ATLANTA (AP) — Georgia Republican candidate David Perdue on Monday accused Stacey Abrams of “demeaning her own race” in Abrams' recent criticism of Georgia's quality of life for its residents.
Abrams is bidding to be the first Black woman to be a governor of an American state. She's without opposition in her own primary Tuesday, while Perdue is trying to knock off incumbent Gov. Brian Kemp in the Republican primary.
Republicans have been roasting Abrams after she told a Democratic dinner in suburban Atlanta on Saturday that “I am tired of hearing about being the the best state in the country to do business when we are the worst state in the country to live." Abrams acknowledged the remark would draw fire, saying “let me contextualize” and saying that when Georgia has dismal rankings for mental health access and maternal mortality, “then you’re not the No. 1 place to live.”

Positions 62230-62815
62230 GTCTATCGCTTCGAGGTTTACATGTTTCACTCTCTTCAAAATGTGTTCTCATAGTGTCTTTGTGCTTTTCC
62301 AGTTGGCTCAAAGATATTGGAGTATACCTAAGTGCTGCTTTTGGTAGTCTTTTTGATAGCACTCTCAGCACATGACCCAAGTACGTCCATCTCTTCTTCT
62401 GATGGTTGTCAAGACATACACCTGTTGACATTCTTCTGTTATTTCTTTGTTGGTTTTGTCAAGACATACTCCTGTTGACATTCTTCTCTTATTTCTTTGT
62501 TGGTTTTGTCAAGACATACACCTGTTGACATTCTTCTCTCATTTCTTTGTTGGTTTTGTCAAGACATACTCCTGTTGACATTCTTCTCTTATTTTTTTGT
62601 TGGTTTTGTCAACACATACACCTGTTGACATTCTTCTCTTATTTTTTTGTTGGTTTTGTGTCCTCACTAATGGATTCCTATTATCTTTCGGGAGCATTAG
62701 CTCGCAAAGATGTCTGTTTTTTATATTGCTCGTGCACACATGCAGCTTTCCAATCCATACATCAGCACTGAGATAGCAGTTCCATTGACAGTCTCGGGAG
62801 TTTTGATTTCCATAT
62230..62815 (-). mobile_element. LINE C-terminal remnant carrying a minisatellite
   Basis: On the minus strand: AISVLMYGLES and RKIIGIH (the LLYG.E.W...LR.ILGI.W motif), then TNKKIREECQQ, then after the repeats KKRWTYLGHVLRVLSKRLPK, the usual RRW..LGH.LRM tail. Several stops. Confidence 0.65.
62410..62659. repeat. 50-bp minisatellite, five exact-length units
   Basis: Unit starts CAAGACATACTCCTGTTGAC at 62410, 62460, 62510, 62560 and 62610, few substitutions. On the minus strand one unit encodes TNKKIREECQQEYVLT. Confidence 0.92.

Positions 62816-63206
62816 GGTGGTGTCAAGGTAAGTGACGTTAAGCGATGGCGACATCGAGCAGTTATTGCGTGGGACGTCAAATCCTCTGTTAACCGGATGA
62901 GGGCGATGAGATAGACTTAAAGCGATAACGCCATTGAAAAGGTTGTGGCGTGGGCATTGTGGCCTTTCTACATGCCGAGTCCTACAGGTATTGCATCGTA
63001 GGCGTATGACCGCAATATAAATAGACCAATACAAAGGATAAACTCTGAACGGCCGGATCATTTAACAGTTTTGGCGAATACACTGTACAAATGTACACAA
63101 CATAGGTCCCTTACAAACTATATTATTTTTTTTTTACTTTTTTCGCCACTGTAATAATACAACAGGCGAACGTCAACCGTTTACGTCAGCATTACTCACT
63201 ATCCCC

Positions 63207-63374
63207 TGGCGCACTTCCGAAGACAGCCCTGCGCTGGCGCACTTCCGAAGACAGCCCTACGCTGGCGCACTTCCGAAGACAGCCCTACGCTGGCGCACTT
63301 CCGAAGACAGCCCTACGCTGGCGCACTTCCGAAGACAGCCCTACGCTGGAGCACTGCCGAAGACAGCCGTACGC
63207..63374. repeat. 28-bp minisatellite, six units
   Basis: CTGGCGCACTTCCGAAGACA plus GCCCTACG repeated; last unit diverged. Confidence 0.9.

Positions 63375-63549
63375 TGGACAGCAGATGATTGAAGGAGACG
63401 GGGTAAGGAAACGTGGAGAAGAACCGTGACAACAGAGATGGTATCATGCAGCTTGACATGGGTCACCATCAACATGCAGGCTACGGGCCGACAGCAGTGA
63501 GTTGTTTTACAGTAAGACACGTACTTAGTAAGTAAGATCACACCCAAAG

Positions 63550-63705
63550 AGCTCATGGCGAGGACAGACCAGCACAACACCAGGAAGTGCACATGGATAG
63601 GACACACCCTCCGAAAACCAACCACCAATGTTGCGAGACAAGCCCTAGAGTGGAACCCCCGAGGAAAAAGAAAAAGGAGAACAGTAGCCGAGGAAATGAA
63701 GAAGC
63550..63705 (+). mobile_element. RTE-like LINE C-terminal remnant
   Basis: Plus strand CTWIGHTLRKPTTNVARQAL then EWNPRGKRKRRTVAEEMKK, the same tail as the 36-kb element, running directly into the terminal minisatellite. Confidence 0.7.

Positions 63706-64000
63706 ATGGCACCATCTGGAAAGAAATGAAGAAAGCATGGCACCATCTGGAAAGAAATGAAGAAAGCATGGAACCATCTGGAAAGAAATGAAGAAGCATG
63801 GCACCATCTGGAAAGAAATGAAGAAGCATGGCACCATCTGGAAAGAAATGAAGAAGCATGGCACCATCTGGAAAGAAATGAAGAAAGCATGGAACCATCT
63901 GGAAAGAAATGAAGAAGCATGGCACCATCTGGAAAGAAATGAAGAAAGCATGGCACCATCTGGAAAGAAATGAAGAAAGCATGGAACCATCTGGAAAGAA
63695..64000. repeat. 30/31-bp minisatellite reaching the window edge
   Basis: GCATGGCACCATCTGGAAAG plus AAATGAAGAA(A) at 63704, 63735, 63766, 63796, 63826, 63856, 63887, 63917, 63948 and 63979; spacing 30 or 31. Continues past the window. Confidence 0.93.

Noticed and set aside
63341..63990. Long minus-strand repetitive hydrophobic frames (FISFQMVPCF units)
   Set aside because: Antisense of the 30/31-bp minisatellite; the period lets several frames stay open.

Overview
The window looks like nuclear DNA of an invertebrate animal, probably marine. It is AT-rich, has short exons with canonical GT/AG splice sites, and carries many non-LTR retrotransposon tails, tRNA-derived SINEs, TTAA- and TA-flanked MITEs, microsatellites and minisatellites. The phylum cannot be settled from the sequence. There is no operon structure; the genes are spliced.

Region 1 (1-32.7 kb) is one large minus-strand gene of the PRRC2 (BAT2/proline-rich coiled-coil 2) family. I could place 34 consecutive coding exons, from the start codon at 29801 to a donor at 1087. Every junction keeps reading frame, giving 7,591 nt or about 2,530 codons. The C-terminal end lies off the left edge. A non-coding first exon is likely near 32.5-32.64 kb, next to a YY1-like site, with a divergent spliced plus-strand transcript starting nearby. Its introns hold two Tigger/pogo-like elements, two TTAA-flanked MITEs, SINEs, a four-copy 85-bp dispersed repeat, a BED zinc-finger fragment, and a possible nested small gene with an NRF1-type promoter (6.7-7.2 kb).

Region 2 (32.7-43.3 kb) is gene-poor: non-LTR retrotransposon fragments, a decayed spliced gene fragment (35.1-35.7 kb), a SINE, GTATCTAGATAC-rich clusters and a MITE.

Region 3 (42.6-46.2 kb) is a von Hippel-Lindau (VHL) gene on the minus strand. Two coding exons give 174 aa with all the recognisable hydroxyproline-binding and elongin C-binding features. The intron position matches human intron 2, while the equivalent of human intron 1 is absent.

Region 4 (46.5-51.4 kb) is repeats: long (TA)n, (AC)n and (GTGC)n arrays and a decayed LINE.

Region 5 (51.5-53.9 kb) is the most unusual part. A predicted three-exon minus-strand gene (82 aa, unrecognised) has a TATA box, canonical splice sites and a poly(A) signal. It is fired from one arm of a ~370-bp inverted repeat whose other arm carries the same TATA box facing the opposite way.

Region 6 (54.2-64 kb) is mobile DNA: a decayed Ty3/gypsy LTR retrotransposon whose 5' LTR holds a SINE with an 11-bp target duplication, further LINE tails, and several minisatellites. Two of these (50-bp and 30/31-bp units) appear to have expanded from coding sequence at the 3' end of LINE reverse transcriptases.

But Perdue, in an interview with conservative radio host John Fredericks and former Trump adviser Peter Navarro on Monday, recast those and earlier Abrams remarks from a racist perspective.
He likened what Abrams said to her remarks in the 2018 campaign when she said that “I want to create a lot of different jobs, because people shouldn't have to go into agriculture or hospitality to make a living in Georgia.”
Republicans trumpeted that as an attack on farmers, a mostly Republican constituency. On Monday, Perdue made the remarks about African Americans.
“When she told Black farmers, you don't need to be on the farm, and when she told Black workers in hospitality and all this ... she is demeaning her own race when it comes to that," Perdue said. "I am over this. She should never be considered material for a governor.”
The Abrams campaign declined to comment.
Jeff Amy, The Associated Press